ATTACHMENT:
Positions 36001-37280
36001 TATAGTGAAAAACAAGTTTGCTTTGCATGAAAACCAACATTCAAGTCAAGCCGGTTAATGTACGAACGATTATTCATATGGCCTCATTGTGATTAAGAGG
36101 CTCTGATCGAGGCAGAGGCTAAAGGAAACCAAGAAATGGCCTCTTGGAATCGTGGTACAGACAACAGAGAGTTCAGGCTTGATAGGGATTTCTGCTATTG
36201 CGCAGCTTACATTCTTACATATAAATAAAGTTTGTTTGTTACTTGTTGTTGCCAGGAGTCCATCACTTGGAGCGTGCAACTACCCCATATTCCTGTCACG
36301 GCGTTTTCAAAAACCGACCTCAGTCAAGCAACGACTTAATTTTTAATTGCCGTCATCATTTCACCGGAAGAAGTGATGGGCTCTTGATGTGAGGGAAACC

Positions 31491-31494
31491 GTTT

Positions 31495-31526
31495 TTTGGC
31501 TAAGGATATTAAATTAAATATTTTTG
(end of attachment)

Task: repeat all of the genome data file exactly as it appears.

Positions 36001-37280
36001 TATAGTGAAAAACAAGTTTGCTTTGCATGAAAACCAACATTCAAGTCAAGCCGGTTAATGTACGAACGATTATTCATATGGCCTCATTGTGATTAAGAGG
36101 CTCTGATCGAGGCAGAGGCTAAAGGAAACCAAGAAATGGCCTCTTGGAATCGTGGTACAGACAACAGAGAGTTCAGGCTTGATAGGGATTTCTGCTATTG
36201 CGCAGCTTACATTCTTACATATAAATAAAGTTTGTTTGTTACTTGTTGTTGCCAGGAGTCCATCACTTGGAGCGTGCAACTACCCCATATTCCTGTCACG
36301 GCGTTTTCAAAAACCGACCTCAGTCAAGCAACGACTTAATTTTTAATTGCCGTCATCATTTCACCGGAAGAAGTGATGGGCTCTTGATGTGAGGGAAACC

Positions 31491-31494
31491 GTTT

Positions 31495-31526
31495 TTTGGC
31501 TAAGGATATTAAATTAAATATTTTTG